First it was Resort Fees, then Early Check-In Fees, now we have “Experience Fees”. Those of you who received letters inviting you on “junkets” – such as upcoming trips to Tunica and Laughlin which include airfare, taxes, ground transportation at the destination and accommodations – have probably noticed you must pay a per person Experience Fee upon booking. (This was probably coined by the same person who renamed the annual Seven Stars trip a “Retreat”.) I don’t think any of us has a problem with some sort of fee for a trip like this, just call it what it is – a booking or handling fee. . .not something that’s
going to make us jab a spouse, partner or friend with our elbow and chuckle, “Look what they’ve come up with now?”

Survey Says. . .
Last month I asked you to recommend the best place for players to take their annual Seven Stars retreat and why. Here’s a sampling of the responses:

“My choice would be Caesars Palace. Las Vegas just has more variety than any other place. I don’t think anywhere else can match the package with food, shows and things to do.”

“Instead of jumping at a recommendation, I would ask, ‘What are your interests?’ Lake Tahoe has skiing in the winter and a fantastic lake in the summer; Cherokee has great hiking, fishing and golf; Atlantic City has the shore; and Las Vegas has more nightlife, dining, and shows than anywhere. Without knowing interests, I’d say, ‘Try someplace new.’”

“Having taken our trips to almost all the major locations – Las Vegas, New Orleans, Joliet, Phoenix, Reno, Lake Tahoe, San Diego, Cherokee, Tunica and Biloxi (we get two trips per year, since we are both Seven Stars cardholders), I would say Tahoe has been my favorite. The view is great. The staff is dedicated
to making sure you have a great time. Jeff Bryan, the lead host, is a pleasure to work with, and either he or his assistant Rick checks with you multiple times a day. Second choice would be Cherokee. . .beautiful place, great people, but a once-in-a-while location.”

“We have found that the best trip we have taken was to Caesars in Atlantic City. When we went to Atlantic City, they treated us wonderfully and the attraction of the beach is great. We have used Las Vegas as our destination many times, but primarily as a means to entertain friends or family. We are both Seven Stars so it is easy to get two rooms at Caesars (our preference). We only go there to entertain; the crowds and hustle and bustle are too much. Been there and done that. Shows are OK, but too much effort to go see a show. The restaurants are good to very good and, of course, highly varied, but how much can one eat?”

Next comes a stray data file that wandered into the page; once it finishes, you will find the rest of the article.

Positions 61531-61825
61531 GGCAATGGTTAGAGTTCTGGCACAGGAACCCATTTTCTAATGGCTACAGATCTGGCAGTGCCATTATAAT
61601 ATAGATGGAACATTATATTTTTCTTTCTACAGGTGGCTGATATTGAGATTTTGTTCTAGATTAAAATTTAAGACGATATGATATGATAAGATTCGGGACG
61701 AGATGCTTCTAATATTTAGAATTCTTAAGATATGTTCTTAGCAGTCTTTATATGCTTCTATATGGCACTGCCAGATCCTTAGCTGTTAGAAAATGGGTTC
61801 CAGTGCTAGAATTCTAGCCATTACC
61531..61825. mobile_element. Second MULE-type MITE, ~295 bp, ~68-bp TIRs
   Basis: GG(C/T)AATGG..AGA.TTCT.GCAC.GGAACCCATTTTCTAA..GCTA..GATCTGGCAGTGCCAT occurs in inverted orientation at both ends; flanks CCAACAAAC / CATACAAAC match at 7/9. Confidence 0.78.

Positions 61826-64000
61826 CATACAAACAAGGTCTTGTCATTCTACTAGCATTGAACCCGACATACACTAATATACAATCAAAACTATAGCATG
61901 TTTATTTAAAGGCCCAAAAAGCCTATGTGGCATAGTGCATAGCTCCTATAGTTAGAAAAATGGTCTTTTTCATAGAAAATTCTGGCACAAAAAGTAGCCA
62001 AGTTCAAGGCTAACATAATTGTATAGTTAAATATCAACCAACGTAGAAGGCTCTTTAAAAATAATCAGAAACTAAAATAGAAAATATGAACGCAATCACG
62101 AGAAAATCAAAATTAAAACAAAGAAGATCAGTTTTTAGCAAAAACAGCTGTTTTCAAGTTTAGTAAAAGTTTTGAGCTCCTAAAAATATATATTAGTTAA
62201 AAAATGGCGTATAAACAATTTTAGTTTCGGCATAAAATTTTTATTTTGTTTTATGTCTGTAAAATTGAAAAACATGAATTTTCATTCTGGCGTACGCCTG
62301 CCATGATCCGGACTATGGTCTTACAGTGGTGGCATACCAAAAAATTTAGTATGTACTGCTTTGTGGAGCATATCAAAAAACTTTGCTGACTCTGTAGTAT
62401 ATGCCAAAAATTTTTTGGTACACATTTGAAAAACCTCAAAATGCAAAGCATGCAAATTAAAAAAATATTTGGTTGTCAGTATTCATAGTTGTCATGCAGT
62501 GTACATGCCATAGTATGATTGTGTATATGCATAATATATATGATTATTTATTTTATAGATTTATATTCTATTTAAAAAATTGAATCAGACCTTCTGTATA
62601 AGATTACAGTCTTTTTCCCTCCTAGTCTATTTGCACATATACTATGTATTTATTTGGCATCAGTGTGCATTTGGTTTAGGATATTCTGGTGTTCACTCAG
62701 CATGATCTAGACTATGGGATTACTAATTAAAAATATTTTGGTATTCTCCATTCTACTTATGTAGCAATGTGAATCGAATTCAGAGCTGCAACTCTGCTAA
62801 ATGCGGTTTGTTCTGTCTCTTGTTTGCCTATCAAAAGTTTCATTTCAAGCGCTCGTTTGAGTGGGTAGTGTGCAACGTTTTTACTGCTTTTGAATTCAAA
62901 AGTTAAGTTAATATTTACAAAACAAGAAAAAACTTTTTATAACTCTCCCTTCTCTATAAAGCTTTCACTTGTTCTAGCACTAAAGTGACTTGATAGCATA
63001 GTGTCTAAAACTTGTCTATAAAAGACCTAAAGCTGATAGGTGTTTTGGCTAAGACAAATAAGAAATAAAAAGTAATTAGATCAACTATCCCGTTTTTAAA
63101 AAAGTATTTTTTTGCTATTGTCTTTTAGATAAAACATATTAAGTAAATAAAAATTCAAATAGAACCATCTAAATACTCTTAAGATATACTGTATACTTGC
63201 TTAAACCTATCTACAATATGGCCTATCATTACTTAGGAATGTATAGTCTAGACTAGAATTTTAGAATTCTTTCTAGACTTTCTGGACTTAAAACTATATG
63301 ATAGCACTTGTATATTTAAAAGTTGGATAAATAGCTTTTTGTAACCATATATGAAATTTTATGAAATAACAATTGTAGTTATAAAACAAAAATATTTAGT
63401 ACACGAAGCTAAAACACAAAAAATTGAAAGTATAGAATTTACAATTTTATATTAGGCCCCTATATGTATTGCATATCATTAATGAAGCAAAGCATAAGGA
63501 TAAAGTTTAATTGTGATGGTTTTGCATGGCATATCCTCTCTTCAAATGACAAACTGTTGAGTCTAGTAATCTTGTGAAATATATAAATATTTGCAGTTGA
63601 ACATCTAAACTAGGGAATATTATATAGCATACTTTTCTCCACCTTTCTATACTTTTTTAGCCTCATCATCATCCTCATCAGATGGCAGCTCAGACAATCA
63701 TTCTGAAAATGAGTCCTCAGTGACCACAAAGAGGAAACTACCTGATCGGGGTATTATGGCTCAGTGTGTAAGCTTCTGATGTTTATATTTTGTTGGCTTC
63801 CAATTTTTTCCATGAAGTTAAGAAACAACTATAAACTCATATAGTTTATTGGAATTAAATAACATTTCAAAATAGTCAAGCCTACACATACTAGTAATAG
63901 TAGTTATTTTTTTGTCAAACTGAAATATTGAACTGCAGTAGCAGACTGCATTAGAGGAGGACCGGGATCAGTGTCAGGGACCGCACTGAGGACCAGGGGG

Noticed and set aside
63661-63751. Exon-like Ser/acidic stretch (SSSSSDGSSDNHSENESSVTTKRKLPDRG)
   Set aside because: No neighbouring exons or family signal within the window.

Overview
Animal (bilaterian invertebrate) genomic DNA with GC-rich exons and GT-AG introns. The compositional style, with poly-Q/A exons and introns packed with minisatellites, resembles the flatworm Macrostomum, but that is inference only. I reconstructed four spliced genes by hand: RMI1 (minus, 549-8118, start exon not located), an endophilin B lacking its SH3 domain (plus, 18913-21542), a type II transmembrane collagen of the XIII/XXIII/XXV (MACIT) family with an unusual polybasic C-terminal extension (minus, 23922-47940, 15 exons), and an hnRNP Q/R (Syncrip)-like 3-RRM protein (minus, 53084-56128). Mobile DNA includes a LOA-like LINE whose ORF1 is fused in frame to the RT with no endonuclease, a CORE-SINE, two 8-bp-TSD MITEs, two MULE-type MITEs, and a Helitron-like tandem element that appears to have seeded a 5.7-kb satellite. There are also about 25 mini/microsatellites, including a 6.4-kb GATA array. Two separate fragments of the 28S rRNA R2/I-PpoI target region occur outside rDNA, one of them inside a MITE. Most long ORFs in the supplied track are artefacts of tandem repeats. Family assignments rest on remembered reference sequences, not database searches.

Darryl D. McEwen, Publisher
Neither Seven Stars Insider nor http://www.sevenstarsinsider.com is affiliated in any way with Caesars Entertainment or Total
Rewards®

Photo: Hawt Celebrities

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Is An Online Poker License In New Jersey Worth $15 Million?

Atlantic Club Casino

Atlantic Club Casino

PokerStars tried, and failed, to buy Atlantic Club Casino to get their foot in the door for when New Jersey legalizes online poker. The deal they thought they had been for only $15 million.

What do you do if you’ve got a purchase agreement with Colony Capital and the latter allegedly reneges on you? If you’re Rational Group, which thought it had a $15 million deal in place to purchase the Atlantic Club Hotel, the answer is simple: “We’ll see you in court.” 

While the deal with PokerStars is, publicly, still up in the air it seems as if Atlantic Club Casino is still searching for a buyer. But is $15 million even worth it to buy a casino just to earn online gaming revenue? Not so fast my friend.

Online wagering could bring in a comparatively scant $30 million … not surprising given the difficulty that some of the major players are having getting onto the field.

If you divide online gaming revenue between 10 companies that’s $3 million per company. That’s not much revenue at all and certainly wouldn’t make buying into a dying casino market worthwhile. However, this is short-sighted. Online gaming is an investment today.

Online poker will grow once it becomes legal. Online poker is also a gateway to other online gaming revenue for a casino. Whenever sports betting is legalized it will also earn revenue for online gaming companies.

Looking much further into the future online gaming will include slot machines and video poker. Playing slot machines online has always felt a little sketchy but the most trusted companies for online gaming will be the familiar companies with a good track record elsewhere.

Further, Atlantic Club Casino has undergone renovations over the past few years. It’s not a dump in need of a major facelift. With minimal investment it could be made into a marginal casino that could someday turn a profit – even if it’s a small profit. There is still some value in connecting online business with a brick and mortar business.

So, is an online poker license worth $15 million and whatever investment you’d have to make in the Atlantic Club Casino? In the long-term, absolutely.

Photo – Atlantic City Insiders

Copyright © 2017 Marc Meltzer & EDGe Vegas